Public sector pensions aristocracy
by Dr. Ros Altmann
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Pensions have been in trouble for years. Over 80% of employers have closed their final salary pension schemes, replacing them with much less generous alternative arrangements. The credit crisis has now caused more damage to most people’s pensions. Meanwhile, public sector workers are unaffected. Their pensions are becoming increasingly more generous than private sector pensions. Retirement at 60, unlimited inflation-linking, a taxpayer 100% guarantee are hugely valuable benefits. In fact, latest estimates show that contributions to private sector pensions are now lower than the costs of paying public sector pensions.
It is not for me to judge whether this is right, but I am concerned that the Treasury is not accounting for public pensions properly. The Treasury simply says that the year by year costs are ‘fully affordable’ without proper budgeting! As many public sector schemes are either totally unfunded, or only partially funded, this lack of transparency is unacceptable.
In particular, public sector pension liabilities are inescapable. They cannot legally be changed. In fact, the Government could cut the Basic State Pension tomorrow, but cannot reduce accrued pensions of the public workforce.
The original justification for better pensions was that public employees earned less than private sector workers, in return for better pensions on retirement. This rationale no longer applies. Official statistics show median public sector weekly pay is now around £500 compared with £440 in the private sector.
Another worrying fact is that, apart from earning more, and having more generous pensions, public employees also pay less National Insurance (NI) than private sector workers without final salary pension schemes.
State NI pensions have two parts – a Basic State Pension (BSP) and State Second Pension (S2P). Both of these depend on people’s NI contributions, but workers can ‘contract out’ of the second element of the state pension (S2P). Anyone contracted out, pays only 9.4% NI, instead of the normal 11% of salary and their employers only pay 9.1% national insurance, rather than the usual 12.8% of salary – a total saving of over 5% of salary each week. These lower NI contributions are supposed to go into an approved pension scheme that will replace S2P payments on retirement, thus saving state pension costs for future taxpayers.
Paying lower NI now to save money on future S2P payments sounds reasonable. However, for workers in unfunded public sector pension schemes, this is nonsense. There is no fund building up, so future taxpayers will still have to pay, as public pension schemes replace S2P anyway.
Therefore, public sector workers and employers are just paying lower NI contributions today via a hidden subsidy. In effect, they are not paying for their S2P at all, but the complexity of our system means they do not actually realise this. Public employees probably think only paying 9.4% NI instead of the normal 11% each week, is all they need to pay. Until everyone recognizes what is actually happening, we cannot properly assess how to finance the costs.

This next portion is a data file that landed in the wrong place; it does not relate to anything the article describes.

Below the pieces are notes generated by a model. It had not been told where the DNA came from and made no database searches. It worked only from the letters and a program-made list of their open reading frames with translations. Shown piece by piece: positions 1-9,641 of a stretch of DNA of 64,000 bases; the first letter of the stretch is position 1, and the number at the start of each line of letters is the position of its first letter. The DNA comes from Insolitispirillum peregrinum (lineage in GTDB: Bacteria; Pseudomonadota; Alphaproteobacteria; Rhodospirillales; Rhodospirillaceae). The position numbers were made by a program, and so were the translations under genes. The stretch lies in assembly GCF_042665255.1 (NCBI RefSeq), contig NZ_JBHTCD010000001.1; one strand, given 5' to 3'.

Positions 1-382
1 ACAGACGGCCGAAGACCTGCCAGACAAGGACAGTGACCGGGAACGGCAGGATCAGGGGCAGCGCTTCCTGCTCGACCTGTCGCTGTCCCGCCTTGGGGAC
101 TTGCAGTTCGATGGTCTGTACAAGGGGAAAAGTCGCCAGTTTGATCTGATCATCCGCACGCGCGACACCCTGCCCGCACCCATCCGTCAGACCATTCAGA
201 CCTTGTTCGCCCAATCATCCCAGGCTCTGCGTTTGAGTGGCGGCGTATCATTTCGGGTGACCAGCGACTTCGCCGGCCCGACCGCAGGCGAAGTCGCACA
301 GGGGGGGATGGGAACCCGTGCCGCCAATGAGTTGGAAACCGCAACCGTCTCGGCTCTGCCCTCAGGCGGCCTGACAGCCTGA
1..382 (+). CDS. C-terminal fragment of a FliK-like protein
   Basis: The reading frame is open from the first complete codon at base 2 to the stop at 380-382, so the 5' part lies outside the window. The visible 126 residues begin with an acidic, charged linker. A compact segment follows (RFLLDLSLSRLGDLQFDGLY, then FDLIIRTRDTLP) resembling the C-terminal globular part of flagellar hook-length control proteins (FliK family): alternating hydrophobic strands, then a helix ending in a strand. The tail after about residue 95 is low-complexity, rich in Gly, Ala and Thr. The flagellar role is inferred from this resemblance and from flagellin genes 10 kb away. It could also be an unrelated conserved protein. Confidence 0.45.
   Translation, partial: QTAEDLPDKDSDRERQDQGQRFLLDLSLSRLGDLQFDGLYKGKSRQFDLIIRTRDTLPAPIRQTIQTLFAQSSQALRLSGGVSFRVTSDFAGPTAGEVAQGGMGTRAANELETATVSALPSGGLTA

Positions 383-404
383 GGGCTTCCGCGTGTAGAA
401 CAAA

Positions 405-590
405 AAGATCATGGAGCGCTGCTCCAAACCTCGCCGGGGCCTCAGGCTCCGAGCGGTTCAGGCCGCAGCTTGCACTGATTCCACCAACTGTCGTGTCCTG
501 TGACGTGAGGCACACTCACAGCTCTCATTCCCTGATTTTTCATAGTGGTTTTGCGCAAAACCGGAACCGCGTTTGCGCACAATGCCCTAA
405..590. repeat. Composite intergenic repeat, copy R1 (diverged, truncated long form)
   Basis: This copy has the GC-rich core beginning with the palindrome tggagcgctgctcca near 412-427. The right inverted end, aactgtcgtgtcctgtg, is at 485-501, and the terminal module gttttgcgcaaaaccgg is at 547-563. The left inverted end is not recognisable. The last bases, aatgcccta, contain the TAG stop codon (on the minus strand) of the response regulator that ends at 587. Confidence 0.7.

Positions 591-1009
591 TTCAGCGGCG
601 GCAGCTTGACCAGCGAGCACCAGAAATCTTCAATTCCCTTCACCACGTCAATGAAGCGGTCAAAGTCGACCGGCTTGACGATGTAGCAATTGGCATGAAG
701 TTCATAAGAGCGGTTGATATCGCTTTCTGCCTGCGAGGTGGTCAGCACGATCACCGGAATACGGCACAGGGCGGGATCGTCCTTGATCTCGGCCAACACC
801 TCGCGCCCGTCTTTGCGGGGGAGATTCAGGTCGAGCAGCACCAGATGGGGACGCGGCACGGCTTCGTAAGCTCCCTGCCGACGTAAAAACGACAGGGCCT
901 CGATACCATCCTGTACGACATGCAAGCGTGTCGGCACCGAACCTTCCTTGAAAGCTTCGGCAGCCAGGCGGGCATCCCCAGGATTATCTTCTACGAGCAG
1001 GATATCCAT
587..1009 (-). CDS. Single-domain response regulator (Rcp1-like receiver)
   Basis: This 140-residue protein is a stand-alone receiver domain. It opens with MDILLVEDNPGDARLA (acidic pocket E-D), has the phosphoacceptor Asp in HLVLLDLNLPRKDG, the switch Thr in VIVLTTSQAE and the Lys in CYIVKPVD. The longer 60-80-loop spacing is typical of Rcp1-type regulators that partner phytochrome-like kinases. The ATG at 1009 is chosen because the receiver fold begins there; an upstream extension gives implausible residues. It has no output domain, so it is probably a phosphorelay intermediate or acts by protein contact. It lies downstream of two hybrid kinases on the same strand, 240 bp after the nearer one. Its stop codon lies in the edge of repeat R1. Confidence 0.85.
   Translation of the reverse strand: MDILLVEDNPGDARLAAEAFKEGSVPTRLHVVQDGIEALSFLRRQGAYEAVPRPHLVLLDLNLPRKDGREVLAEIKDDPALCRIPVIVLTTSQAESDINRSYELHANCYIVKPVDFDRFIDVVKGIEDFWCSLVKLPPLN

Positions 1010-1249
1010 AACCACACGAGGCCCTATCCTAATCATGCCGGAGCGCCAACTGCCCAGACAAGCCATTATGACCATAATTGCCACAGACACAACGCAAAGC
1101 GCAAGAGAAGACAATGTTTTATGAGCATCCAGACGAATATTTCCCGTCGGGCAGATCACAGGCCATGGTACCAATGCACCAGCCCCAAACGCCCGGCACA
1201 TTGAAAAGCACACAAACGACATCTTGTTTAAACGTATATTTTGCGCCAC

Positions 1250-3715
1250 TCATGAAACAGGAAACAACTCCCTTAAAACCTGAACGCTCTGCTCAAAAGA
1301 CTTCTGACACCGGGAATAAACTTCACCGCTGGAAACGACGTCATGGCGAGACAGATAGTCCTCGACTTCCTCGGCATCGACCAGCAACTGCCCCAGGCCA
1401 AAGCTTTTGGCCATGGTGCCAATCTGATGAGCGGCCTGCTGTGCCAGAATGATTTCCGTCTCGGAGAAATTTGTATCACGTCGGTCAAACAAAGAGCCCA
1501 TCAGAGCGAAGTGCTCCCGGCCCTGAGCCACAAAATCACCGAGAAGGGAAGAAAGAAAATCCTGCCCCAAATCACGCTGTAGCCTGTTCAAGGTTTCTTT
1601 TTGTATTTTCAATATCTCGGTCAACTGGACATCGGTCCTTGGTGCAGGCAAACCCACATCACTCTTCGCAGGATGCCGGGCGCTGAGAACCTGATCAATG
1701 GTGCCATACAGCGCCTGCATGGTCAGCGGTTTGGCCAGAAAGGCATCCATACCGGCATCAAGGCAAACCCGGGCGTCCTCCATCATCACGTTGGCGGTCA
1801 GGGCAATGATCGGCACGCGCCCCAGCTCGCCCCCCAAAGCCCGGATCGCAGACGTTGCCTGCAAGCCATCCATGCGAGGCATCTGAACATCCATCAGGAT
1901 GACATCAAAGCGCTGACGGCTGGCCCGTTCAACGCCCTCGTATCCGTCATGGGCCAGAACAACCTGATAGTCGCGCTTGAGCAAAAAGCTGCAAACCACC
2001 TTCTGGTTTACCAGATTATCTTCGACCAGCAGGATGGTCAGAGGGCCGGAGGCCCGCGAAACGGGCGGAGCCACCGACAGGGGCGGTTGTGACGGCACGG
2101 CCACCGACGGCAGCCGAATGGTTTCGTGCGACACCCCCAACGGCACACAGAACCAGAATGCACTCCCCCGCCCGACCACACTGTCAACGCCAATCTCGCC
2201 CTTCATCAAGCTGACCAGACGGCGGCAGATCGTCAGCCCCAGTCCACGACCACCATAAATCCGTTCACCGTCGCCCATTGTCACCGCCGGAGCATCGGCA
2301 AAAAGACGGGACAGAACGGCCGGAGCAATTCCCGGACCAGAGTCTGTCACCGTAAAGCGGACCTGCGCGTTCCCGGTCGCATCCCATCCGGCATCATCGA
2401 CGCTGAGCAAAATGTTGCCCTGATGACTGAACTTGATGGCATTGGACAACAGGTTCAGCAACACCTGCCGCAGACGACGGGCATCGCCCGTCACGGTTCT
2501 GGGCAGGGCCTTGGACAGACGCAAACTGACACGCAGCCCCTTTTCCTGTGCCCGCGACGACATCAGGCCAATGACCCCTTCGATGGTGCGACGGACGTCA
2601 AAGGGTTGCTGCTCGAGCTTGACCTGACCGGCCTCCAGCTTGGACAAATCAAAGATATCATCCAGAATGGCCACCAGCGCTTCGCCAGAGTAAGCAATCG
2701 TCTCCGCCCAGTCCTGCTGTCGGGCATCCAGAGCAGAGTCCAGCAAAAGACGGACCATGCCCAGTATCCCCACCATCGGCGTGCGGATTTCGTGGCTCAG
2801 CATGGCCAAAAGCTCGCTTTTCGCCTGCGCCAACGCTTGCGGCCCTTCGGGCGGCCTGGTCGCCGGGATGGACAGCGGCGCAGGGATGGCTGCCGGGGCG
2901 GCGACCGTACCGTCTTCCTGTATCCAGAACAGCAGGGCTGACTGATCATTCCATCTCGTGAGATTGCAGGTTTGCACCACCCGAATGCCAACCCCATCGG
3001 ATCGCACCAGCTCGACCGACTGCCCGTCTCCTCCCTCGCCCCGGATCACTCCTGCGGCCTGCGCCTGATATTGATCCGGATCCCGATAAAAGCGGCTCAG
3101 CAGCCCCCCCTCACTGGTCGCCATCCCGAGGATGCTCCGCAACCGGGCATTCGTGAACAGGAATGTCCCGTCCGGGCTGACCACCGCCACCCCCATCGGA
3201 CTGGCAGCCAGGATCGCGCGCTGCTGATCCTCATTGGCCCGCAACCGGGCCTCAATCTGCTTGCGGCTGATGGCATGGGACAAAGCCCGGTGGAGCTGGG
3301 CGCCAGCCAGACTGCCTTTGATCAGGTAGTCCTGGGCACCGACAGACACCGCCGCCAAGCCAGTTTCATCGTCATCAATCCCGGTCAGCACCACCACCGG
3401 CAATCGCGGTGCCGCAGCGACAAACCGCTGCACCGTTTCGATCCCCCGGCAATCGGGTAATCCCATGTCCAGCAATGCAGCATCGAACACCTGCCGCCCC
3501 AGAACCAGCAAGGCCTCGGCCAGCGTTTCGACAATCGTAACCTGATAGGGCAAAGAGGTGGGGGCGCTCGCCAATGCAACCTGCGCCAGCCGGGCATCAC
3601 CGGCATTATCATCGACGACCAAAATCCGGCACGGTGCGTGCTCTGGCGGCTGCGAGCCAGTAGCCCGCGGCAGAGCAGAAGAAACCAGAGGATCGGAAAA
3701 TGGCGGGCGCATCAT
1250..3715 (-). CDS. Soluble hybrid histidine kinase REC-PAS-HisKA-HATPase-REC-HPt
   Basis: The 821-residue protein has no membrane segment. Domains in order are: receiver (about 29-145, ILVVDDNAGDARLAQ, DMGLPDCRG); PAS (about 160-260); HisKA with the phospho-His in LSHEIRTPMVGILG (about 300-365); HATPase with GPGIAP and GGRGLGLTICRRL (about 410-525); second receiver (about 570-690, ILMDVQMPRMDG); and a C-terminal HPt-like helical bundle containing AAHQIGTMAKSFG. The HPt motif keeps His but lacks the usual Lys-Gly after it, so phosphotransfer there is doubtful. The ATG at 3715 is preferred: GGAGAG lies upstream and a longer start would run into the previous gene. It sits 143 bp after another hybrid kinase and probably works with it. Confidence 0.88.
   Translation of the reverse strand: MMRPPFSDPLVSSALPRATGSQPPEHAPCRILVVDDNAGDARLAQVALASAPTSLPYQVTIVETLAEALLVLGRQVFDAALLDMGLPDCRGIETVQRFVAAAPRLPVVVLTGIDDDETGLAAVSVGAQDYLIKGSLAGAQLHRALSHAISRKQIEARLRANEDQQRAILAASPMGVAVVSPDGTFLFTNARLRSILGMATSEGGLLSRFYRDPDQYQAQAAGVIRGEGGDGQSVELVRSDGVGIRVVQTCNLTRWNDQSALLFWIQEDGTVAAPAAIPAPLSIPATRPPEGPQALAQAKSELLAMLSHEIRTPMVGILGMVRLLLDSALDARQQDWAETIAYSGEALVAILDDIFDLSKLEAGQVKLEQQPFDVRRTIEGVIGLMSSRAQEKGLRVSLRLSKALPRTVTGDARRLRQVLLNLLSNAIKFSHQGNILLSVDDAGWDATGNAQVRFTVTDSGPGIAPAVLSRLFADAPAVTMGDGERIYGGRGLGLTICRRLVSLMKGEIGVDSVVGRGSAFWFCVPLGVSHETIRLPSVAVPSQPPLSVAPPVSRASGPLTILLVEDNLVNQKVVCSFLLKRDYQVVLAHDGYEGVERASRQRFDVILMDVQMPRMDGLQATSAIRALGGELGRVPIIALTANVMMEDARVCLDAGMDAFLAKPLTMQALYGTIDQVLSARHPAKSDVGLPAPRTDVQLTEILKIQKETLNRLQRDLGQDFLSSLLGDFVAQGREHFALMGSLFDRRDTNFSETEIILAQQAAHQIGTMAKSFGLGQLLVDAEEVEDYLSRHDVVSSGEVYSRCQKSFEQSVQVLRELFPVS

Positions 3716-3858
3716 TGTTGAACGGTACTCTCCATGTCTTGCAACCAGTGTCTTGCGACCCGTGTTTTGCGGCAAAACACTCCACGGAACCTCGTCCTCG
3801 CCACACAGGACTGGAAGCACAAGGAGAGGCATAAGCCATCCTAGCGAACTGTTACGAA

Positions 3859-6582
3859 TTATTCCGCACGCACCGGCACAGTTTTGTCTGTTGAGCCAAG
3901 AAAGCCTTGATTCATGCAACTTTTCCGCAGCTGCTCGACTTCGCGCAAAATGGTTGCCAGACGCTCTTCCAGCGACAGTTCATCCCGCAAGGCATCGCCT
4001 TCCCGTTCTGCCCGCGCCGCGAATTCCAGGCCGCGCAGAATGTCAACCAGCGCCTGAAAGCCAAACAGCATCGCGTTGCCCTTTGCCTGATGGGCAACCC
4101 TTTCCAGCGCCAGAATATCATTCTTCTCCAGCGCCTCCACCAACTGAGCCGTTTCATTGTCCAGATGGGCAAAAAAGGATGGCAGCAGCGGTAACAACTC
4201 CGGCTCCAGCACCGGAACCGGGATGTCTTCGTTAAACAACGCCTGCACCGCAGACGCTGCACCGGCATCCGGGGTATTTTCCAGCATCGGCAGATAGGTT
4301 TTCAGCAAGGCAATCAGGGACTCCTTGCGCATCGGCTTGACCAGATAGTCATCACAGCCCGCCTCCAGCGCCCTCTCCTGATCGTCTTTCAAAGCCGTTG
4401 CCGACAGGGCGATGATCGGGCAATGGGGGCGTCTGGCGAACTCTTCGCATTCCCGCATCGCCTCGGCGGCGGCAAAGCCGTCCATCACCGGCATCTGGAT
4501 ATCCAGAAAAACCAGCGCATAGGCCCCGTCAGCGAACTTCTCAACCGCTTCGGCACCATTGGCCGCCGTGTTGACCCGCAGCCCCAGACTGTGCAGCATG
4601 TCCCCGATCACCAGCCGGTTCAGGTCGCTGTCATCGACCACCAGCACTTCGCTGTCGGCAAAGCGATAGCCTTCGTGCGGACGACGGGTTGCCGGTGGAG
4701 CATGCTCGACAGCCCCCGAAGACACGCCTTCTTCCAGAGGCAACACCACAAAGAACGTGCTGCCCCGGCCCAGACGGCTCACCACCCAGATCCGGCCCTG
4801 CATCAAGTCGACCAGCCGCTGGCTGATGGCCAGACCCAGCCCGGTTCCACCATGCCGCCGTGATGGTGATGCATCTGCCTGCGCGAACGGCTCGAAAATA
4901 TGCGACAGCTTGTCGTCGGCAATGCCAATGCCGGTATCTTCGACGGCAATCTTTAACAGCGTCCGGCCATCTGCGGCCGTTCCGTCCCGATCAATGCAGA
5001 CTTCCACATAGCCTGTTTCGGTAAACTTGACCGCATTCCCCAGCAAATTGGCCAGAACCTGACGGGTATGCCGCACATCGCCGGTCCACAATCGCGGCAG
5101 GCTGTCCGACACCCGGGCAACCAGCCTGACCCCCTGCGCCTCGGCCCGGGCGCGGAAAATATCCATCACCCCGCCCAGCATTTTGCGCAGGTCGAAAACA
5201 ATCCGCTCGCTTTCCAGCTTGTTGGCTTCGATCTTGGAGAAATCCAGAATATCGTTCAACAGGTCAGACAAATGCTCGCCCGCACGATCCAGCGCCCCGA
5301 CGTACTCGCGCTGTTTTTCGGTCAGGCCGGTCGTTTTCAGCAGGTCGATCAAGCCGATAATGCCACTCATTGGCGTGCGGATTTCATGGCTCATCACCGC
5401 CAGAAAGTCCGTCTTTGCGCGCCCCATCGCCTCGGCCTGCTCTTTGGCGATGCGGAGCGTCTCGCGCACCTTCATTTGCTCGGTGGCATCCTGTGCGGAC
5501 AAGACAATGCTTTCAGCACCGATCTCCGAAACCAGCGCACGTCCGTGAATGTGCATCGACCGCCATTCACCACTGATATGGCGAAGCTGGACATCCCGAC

Public sector employees do marvellous work for the nation and without them our country could not function. Public sector unions have done an excellent job in improving their members’ remuneration. I am not judging whether this is right or wrong. But I do believe the Government must be honest about the true costs and properly account for them.
What can be done? Transparency is an essential first step. At the moment, the Government hides the costs and is leaving everything to future politicians and taxpayers to deal with. Unlike the state pension, the law does not permit any changes to public sector pensions already accrued, yet the Treasury is not budgeting for them.
We need an urgent independent inquiry to establish the real facts about public sector pay and pension costs relative to the private sector. The Pensions Commission was specifically told not to consider public sector pensions in its remit. That was a disappointing omission.
If the independent inquiry determines that the burdens on future taxpayers will be intolerable, there are a few options, including radical changes to future pension benefits, much higher contributions from workers to better reflect the value of their pensions or reduced public sector employment. These would not be popular and no politician wants to deal with the issue, which is why an independent assessment on behalf of future taxpayers is essential.
At the very least, I think we should immediately end the nonsense of allowing workers in unfunded public sector schemes to contract out of S2P and pay lower NI. In fact, ending contracting out altogether would raise many billions each year in extra NI contributions to help reduce public debt. The Government could also be encouraged to issue more long-dated inflation-linked gilts to help fund the costs. Real yields are so low that this seems an excellent time to issue such paper and would help private pension schemes to improve their funding position too.
Public pension costs will not disappear, they are real and must be accounted for. The sooner we face up to this, the better.